Deep ultraviolet light could transform healthcare

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Deep ultraviolet light could transform healthcare

Heriot-Watt’s U-Care project has received £6.1million from UKRI-EPSRC’s 2050 Healthcare Technologies Call to develop new therapies based on the unique properties of deep ultraviolet light.

U-Care will exploit deep ultraviolet light, which doesn’t occur naturally on earth, to kill infection and guard against looming public health crises like antimicrobial resistance.

The project combines Heriot-Watt’s photonics expertise with the University of Bath’s optical fibre work and the clinical and translational healthcare technology expertise of researchers from the University of Edinburgh 

Patient groups, NHS partners, charities and industry will be central to the five-year project, helping to shape the technology and make sure it is ready for patient use. 

The U-Care team will also investigate whether deep ultraviolet light can be used to remove tissues with extreme precision, and if this could lead to breakthroughs in cancer treatment. 

Professor Robert Thomson from Heriot-Watt University said: “Some wavelengths of ultraviolet light are known for their germicidal properties, but can cause cancer in human tissues. That’s the problem we’ll solve.

“We will develop technologies that generate ultraviolet light at just the right wavelength, where the light remains germicidal but without the harmful effects. We’ll also develop technologies to deliver this light precisely, such as optical fibres to transport it into the body without causing further harm.”

The University of Bath team will develop optical fibres to deliver deep ultraviolet light into patients’ bodies. 

Professor Tim Birks from Bath said: “This is a really exciting opportunity to see the physics of optical fibres have an impact on some of the big challenges in medicine. 

“Deep ultraviolet light is difficult to handle and potentially harmful, but we will carefully design and manufacture new types of fibres to safely carry the light to the precise site inside a patient where it is needed, without any of it leaking out along the way.”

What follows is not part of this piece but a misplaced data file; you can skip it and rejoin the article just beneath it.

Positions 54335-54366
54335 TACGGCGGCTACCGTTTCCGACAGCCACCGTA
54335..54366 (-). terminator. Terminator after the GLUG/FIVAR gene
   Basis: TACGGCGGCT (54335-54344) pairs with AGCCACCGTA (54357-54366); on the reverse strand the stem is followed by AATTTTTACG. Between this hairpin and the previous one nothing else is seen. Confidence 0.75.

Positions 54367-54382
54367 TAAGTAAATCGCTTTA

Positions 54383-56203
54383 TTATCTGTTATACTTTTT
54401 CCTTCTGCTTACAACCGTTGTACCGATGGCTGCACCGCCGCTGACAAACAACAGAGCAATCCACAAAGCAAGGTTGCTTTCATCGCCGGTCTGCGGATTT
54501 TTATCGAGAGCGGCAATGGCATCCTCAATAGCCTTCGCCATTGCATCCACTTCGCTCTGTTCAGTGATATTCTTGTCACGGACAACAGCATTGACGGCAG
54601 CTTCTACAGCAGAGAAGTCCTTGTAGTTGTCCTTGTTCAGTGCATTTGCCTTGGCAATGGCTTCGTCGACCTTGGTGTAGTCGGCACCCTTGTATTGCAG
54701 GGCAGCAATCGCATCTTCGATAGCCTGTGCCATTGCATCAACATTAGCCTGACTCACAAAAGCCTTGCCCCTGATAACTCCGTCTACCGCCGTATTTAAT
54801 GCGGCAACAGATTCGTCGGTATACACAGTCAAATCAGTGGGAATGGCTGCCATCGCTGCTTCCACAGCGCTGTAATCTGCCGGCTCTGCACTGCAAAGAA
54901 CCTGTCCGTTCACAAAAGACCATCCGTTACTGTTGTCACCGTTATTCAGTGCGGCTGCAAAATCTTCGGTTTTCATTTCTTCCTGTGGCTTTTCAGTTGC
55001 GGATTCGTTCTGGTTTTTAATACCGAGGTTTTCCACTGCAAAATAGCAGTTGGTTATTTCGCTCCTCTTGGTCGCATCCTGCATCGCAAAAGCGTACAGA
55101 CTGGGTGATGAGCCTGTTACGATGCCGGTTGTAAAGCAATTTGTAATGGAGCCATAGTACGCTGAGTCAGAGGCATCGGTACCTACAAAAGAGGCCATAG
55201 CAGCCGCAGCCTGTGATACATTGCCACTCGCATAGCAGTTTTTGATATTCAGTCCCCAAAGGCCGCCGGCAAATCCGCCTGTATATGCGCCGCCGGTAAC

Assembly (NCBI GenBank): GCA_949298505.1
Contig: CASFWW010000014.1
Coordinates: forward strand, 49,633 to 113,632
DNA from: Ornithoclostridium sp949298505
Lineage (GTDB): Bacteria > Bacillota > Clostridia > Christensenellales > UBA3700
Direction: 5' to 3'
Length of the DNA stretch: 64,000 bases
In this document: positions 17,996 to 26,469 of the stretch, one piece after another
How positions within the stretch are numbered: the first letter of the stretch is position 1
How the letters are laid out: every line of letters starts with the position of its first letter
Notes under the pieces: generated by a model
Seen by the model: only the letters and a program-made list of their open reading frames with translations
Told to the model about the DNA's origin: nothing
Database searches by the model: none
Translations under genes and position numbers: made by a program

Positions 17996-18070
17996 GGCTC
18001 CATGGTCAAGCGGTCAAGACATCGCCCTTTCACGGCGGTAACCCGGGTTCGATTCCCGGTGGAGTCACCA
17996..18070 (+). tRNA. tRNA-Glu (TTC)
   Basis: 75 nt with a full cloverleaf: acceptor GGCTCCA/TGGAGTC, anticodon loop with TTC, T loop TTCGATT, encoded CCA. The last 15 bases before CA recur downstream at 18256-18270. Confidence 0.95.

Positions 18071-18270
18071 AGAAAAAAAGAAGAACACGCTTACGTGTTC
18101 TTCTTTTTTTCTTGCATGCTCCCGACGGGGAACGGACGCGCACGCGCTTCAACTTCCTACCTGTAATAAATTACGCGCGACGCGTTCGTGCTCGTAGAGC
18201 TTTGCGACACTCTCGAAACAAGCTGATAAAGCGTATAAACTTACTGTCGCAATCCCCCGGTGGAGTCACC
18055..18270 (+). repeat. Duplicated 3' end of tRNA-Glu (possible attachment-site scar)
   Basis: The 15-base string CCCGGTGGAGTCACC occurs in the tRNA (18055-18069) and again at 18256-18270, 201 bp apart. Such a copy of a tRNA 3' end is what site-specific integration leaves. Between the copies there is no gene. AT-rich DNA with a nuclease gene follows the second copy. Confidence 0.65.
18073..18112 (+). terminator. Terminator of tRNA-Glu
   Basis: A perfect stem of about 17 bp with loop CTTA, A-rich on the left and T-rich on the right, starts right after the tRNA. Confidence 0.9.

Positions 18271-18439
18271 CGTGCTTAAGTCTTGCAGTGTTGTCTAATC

Professor Kev Dhaliwal, from the University of Edinburgh said: “Infectious diseases and antimicrobial resistance are  the biggest challenges we face in modern medicine 

“We urgently need new ways of treating and preventing infections especially with approaches that microbes are unable to resist. 

“U-Care will co-create technology and methods that could prevent and treat infections in hospitalised patients, but it needs to be acceptable and comfortable for patients, that’s why we’ll be partnering with  patient groups, clinical teams, industry and healthcare charities throughout the project. 

“The second capability of precision therapy for cancers would be transformative. 

“Instead of doctors looking at scans and saying ‘sorry, we can’t do anything, because the tumour is unresectable’, or patients having to have revision operations, we could reach, visualise and resect margins of tumours with unprecedented safety and precision.

The U-Care team aims to have its first prototype ready for testing in patients within three years. 

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Sarah McDaid